<strong>Why Millennials’ Harshest Critics Are Actually Other Millennials</strong>

Why Millennials’ Harshest Critics Are Actually Other Millennials

By May 4, 2016 Blog 2 Comments

Millennials don’t have the easiest time. On any given day they can look forward to dealing with crippling student loan debt, the hiccups of a less-than-stable economy, and their roommates parents. In the workplace millennials are (often unfairly) criticized for being lazy, entitled, impatient, and disrespectful of authority.

Thankfully, the tides of millennial bashing are finally receding in tandem with a growing body of data that shows they are actually a whole lot more similar to previous generations than they are different.

That’s not to say that the last generation to live both with and without the internet, cell phones, and ride sharing isn’t unique. Earlier this week, HBR published a report detailing a recent study with some surprisingly novel findings about millennials in the workplace: they relentlessly, ruthlessly compare themselves with their peers and role models.

After hundreds of interviews, entrepreneur and consultant Emerson Csorba was surprised to discover that many millennials are continually on edge with anxiety about their identity and purpose. This anxiety is amplified by their peers’ rose-colored social media posts highlighting achievement while downplaying hardship, as well as the proliferation of self-improvement media with an emphatic focus on realizing one’s potential.

As one millennial put it: “It’s like, well, they [hyper-successful entrepreneurs] also have eyes, so does that mean if I also have eyes I will also be Elon Musk?”

Facebook isn’t going anywhere. Neither is the boomerang generation. (Think nearly 75% of the workforce by 2030.)

That’s why we’re equipping you with these pro tips on crafting a purpose-driven and anxiety-free culture for working millennials:

1. Help with their hobbies. One of millennials’ primary sources of anxiety is a feeling of purposelessness. Having a hobby is known to enhance confidence, self esteem, happiness, and creativity. If you employ or manage millennials, consider giving them an allowance to pursue a passion project or take a class in an area of interest.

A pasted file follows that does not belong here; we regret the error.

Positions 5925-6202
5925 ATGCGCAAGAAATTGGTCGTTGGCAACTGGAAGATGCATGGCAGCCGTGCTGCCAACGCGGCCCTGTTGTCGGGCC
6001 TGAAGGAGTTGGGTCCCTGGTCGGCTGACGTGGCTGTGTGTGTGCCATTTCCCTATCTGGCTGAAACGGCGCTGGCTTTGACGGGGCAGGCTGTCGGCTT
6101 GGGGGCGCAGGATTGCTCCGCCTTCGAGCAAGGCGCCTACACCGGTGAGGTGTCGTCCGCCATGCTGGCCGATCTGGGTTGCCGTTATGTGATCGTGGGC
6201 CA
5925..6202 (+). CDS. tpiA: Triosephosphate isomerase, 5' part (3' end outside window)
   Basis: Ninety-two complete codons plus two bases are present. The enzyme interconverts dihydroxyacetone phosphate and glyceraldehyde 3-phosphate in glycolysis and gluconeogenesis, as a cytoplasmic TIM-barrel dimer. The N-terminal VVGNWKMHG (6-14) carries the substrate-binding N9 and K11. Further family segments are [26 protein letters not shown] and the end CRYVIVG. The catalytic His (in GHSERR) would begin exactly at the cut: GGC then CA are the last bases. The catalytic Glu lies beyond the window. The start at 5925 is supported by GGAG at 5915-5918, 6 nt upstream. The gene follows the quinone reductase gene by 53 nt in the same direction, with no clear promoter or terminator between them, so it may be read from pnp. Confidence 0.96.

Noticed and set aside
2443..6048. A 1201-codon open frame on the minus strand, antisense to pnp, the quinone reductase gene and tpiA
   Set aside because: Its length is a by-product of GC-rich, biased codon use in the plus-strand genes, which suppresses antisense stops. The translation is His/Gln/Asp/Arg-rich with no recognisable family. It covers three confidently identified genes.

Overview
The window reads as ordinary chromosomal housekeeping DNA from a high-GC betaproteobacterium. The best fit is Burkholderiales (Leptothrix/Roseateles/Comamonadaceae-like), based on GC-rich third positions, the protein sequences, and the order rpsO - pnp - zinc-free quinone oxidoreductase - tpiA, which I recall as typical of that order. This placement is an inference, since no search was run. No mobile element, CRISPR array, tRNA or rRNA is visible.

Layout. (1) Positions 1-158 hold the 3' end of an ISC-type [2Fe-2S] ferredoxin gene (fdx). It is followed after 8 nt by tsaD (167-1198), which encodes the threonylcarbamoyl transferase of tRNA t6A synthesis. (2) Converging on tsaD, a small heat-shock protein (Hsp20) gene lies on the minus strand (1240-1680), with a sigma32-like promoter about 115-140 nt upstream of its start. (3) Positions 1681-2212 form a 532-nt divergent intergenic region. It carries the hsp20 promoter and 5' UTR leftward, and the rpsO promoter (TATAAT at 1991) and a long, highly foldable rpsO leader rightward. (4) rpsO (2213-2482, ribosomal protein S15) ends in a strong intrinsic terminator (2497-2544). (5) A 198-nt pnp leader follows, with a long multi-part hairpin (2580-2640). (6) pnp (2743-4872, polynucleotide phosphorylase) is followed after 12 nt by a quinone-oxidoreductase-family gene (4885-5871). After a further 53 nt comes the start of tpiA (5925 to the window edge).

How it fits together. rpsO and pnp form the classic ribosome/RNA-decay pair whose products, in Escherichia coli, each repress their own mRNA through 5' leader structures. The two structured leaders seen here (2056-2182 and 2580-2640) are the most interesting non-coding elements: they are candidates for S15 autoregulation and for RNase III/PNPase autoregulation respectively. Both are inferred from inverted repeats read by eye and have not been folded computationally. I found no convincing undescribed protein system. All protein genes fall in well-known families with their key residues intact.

2. Don’t just set goals – have clear benchmarks. Not every millennial can be the next George Bousis. In fact, all but a select few ever will be. Millennials aren’t going to stop consuming media coverage of other hyper successful twenty-somethings. Establish proactive benchmarks that allow your millennials to feel good about their own work by giving them ambitious-yet-attainable standards to strive for.

3. Make mentors available. Another point of interest in Csorba’s study was that many millennials struggled to adopt a long view of their careers — thinking in terms of years and decades rather than weeks and months. Try connecting your millennials with colleagues in previous generations that can lend some perspective.

Watch #FIVEinSIXTY with rising millennial Raaja Nemani, CEO of BucketFeet.

To read Emerson Csorba’s full article on HBR, click here.

  • Jordan Rivera

    I think that mentorship is downplayed a lot within organizations. It’s a healthy part of development within a company and will help to retain great employees.

  • http://sunnydc08.blogspot.com vodka_tonic

    i greatly enjoy the floundering schenanigans of the millenial generation….they are amusing with their phone worship.

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